Monday, April 17, 2017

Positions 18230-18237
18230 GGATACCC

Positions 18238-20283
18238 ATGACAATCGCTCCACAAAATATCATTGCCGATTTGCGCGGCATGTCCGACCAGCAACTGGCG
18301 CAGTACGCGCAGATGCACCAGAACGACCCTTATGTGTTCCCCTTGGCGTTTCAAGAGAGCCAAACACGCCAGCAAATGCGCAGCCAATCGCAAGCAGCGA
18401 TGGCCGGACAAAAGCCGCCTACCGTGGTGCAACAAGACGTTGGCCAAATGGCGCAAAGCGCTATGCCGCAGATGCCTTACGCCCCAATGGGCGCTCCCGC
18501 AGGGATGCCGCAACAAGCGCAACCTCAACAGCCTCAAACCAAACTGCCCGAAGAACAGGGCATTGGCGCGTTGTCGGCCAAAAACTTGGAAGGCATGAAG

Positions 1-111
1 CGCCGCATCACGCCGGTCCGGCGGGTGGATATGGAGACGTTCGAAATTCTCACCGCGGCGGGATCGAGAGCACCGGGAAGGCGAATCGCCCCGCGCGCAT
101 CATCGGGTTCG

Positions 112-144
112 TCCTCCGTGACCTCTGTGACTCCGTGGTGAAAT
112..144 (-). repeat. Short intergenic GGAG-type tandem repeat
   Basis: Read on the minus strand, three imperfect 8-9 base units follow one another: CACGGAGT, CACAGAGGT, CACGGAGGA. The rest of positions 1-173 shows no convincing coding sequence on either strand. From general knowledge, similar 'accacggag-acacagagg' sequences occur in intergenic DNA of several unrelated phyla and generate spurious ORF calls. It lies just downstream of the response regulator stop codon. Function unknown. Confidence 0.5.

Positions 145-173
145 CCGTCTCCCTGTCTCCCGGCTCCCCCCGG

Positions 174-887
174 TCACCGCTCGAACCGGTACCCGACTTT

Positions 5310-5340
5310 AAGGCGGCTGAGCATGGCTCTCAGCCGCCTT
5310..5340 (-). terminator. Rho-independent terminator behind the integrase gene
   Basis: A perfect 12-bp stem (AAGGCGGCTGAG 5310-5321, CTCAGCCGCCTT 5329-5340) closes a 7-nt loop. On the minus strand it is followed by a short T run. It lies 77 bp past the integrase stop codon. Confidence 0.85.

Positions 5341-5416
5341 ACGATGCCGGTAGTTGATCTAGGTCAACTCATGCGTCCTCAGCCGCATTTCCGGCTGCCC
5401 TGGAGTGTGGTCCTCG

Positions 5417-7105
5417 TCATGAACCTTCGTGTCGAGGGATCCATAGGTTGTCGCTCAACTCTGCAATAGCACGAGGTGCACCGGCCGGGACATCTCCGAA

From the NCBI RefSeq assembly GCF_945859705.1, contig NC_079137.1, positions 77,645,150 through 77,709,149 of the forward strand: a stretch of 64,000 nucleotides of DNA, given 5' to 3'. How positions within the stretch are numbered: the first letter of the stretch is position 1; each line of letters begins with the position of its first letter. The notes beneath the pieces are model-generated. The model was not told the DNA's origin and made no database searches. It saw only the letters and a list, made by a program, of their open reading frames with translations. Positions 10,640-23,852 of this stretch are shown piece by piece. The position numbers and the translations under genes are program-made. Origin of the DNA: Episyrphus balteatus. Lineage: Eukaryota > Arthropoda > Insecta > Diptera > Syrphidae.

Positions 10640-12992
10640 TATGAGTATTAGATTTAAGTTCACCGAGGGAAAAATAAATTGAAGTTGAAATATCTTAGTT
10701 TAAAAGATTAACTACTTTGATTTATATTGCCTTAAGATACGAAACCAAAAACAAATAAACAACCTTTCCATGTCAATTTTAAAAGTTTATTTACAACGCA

The article has a dual aim. The first is to contribute to the study of criminalisation at the border in Europe by outlining some ways in which Greek law organises the normative exclusion of at least one class of immigrants. Secondly, it tackles the theoretical question of whether such practices are justifiable. No sooner is a non-citizen involved in the criminal law that a web of duties and rights is activated marking the gradual inclusion of the non-citizen in the political community as its proper subject. This renders the differential treatment of non-citizens incoherent. The article also argues that it is both permissible and necessary for a state to treat non-citizens as the proper subject of the criminal law. The former because of the implicit consent provided by non-citizens; the latter out of the respect owed to citizens, whose normative position is impacted upon by their criminal law related interactions with non-citizens.